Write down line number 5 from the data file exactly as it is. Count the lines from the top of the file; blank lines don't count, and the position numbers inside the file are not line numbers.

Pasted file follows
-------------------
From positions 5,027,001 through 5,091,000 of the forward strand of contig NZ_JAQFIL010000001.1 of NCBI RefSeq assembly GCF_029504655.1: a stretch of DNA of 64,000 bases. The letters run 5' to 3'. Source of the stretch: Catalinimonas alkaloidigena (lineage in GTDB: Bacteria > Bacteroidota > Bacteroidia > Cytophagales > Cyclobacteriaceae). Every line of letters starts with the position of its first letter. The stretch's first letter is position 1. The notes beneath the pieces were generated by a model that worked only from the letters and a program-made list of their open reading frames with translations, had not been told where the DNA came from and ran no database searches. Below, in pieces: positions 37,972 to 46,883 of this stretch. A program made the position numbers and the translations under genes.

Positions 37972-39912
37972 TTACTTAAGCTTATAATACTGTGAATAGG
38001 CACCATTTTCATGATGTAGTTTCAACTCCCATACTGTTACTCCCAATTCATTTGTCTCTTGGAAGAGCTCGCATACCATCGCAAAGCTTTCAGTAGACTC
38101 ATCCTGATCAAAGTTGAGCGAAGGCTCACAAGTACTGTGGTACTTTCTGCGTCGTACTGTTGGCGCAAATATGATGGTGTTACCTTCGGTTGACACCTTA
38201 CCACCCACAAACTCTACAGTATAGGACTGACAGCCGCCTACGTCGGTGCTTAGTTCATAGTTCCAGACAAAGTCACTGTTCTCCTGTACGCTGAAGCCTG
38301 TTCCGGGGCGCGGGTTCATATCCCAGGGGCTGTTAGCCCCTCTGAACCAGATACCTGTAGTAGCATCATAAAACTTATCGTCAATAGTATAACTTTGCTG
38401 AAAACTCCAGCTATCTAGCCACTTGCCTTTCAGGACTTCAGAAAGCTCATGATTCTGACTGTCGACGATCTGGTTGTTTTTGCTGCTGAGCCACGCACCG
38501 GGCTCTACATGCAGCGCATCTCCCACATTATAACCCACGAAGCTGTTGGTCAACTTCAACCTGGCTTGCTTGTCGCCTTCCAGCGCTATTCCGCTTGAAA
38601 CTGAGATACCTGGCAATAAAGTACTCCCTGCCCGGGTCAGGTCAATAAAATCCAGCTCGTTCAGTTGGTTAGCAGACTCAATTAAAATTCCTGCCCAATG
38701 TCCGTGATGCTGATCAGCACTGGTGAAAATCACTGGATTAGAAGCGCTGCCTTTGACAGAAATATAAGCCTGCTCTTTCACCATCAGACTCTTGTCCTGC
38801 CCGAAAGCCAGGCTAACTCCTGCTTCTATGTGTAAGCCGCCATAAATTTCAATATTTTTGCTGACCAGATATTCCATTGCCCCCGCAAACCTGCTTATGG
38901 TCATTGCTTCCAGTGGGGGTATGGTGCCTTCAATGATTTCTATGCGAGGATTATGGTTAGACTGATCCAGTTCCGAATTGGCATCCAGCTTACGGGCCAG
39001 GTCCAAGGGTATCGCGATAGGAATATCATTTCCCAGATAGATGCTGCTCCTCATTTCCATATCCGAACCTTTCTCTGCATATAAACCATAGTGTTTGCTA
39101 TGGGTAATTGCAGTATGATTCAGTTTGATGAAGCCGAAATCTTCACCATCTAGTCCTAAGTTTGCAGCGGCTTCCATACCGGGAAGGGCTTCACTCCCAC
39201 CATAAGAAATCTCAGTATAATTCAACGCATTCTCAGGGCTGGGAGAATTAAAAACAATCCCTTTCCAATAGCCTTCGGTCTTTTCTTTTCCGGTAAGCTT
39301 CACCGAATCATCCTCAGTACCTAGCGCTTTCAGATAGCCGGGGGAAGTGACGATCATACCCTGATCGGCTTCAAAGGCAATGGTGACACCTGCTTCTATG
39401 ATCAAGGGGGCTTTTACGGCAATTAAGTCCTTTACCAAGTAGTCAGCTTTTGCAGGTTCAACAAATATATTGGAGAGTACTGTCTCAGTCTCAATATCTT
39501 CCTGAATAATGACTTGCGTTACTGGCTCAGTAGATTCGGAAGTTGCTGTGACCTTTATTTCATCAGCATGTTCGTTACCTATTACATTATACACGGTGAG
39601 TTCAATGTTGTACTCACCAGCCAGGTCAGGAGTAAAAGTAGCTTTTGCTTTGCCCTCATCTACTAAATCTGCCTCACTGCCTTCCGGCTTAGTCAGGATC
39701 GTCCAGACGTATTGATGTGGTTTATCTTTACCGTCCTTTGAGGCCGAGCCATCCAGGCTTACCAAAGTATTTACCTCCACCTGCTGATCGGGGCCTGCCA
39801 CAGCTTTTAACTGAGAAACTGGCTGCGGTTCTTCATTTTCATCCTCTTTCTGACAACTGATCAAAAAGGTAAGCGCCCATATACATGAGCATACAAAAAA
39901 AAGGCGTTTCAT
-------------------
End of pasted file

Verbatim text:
38101 ATCCTGATCAAAGTTGAGCGAAGGCTCACAAGTACTGTGGTACTTTCTGCGTCGTACTGTTGGCGCAAATATGATGGTGTTACCTTCGGTTGACACCTTA